AS you make your way to the swearing-in ceremony today, you might be poised for an appointment to a Cabinet position – either as Minister or Minister of State.
If you do get onto that list, first and foremost, do NOT do things in the usual manner – so the first thing you should do is AVOID thanksgiving parties.
By all means, do go ahead and hold prayers at your church or mosque of choice, but don’t do the reception.
Consider all the angry comments that have been loudly made these last six months alone about service delivery and the need for efficiency, and resist the urge to throw a lavish set of parties (one at your Kampala home for friends and relatives, and another in the village constituency for ‘voters’).
Instead, compute the cost of those parties, and divert that money towards something nobly long-lasting like equipment or furniture and fittings at your local schools or hospitals.
An average party could cost up to thirty million shillings (yes – Ushs30million!). THAT sum should not be spent on perishables such as scholastic materials and medicines. Instead, make a lasting mark that will even come in handy when you are next heading out on the campaign trail.
Then, after announcing to all and sundry that you consciously and deliberately dropped the idea of throwing a one-day fete for the option of filling schools and hospitals with life-changing, long-lasting equipment, bid them farewell and head off into a retreat.
The retreat is with the officials of your Ministry – whether you’re just joining a new one or you’ve been re-appointed to the one you were in before. Take them into an inexpensive location and spend serious thinking time establishing three things from the last term of office: 1. What has gone well 2. What could have been done better 3. What did you (the ministry officials) or we (if you were a Minister before) learn.
On the way back from the retreat, your first salary should have landed onto your account. I strongly suspect that most Ugandans would appreciate it if you spent a little of that money and invested it in learning learning about the field in which you have been appointed Minister. Don’t apply for a university degree or anything so drastic (yet); buy a couple of books and take a short course from a very good set of professionals.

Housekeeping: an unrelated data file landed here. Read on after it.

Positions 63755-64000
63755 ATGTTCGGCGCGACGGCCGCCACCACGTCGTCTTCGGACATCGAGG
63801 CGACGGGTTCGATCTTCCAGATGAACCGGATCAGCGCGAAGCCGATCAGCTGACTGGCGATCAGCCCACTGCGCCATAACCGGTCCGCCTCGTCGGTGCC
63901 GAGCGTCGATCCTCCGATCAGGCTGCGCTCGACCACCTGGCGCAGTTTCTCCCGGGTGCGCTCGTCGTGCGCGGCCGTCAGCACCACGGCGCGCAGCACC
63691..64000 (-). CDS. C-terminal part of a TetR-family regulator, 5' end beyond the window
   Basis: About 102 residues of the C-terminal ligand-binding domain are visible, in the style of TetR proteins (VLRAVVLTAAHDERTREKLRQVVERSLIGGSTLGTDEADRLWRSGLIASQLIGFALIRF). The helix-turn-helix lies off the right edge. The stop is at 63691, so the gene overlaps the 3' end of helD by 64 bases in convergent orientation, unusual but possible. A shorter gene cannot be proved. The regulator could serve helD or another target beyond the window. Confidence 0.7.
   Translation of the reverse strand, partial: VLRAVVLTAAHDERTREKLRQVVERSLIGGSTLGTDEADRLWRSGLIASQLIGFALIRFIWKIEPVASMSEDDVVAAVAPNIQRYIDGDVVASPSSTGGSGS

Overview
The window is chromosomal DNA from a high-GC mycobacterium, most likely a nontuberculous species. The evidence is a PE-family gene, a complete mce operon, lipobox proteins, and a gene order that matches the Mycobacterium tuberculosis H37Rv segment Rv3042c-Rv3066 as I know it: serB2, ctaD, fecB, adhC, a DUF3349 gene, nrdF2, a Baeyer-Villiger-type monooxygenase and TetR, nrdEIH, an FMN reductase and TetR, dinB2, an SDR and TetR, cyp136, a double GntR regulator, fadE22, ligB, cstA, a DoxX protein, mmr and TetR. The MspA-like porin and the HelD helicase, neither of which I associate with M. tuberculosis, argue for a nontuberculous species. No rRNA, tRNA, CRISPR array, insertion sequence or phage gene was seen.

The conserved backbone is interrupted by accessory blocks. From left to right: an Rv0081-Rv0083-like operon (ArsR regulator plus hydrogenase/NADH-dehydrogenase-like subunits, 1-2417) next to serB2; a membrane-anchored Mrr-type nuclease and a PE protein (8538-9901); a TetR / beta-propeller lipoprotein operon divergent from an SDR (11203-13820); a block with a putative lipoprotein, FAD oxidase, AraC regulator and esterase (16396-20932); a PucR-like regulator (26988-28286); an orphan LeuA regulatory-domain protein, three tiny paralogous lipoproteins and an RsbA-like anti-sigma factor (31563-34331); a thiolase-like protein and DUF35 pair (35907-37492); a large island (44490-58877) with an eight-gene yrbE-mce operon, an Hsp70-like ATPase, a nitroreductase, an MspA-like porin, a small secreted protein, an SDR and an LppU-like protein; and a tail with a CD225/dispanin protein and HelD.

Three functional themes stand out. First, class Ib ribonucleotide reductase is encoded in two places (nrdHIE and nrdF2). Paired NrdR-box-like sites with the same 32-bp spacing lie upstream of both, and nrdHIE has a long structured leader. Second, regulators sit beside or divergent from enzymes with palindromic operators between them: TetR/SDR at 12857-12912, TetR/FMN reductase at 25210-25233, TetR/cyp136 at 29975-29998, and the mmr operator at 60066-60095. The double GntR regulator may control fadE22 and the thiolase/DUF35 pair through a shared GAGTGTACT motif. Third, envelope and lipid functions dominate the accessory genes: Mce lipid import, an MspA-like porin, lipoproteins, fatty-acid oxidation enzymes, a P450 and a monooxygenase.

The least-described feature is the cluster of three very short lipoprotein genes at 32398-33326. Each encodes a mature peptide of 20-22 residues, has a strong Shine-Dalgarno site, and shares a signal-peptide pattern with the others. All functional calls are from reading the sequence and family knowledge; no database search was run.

It should be helpful if a member of cabinet is given advice and guidance by the most proficient people in the field whose national policy they are going to take charge of.
Thereafter, make it firmly clear that you will NOT make any public statement for at lest a month. That will give you enough time to study the situation in your ministry and confirm that things are actually as they might seem or should be.
During that month you will identify the right staff to work with and establish the procedures that will ensure you are actually as efficient as Ugandans want the government to be. From spelling mistakes through time keeping to the big things like handling procurement sensibly and without corruption or the wastage of tax payers money, you will spend the first month laying down terms of engagement and making them all sign the dotted line.
Do it right and your administrative experts will ensure that you never get to any event late, therefore avoiding that murmuring audiences do when they insult guests of honour arriving late at events. Plus, your speech writers will be subject experts who ensure everything you say is on point, and not so verbose that you sound like a character out of a movie made by people who think that African politicians are mostly variants of Idi Amin at his most comical.
That first month is crucial because the whole of Uganda will be watching you closely and some of them might be spitting anger and vitriol just because you have been appointed to a position of authority instead of them, we of little faith.
Use that first month wisely to convince us that you, as an individual, will make a serious difference on the Board of National leadership called the Cabinet. Use that first month carefully to set the expectations amongst your staff that Ugandans have of you, and of this government.
And recite to yourself every day the mantra against which you have been appointed to that job: For God and My Country.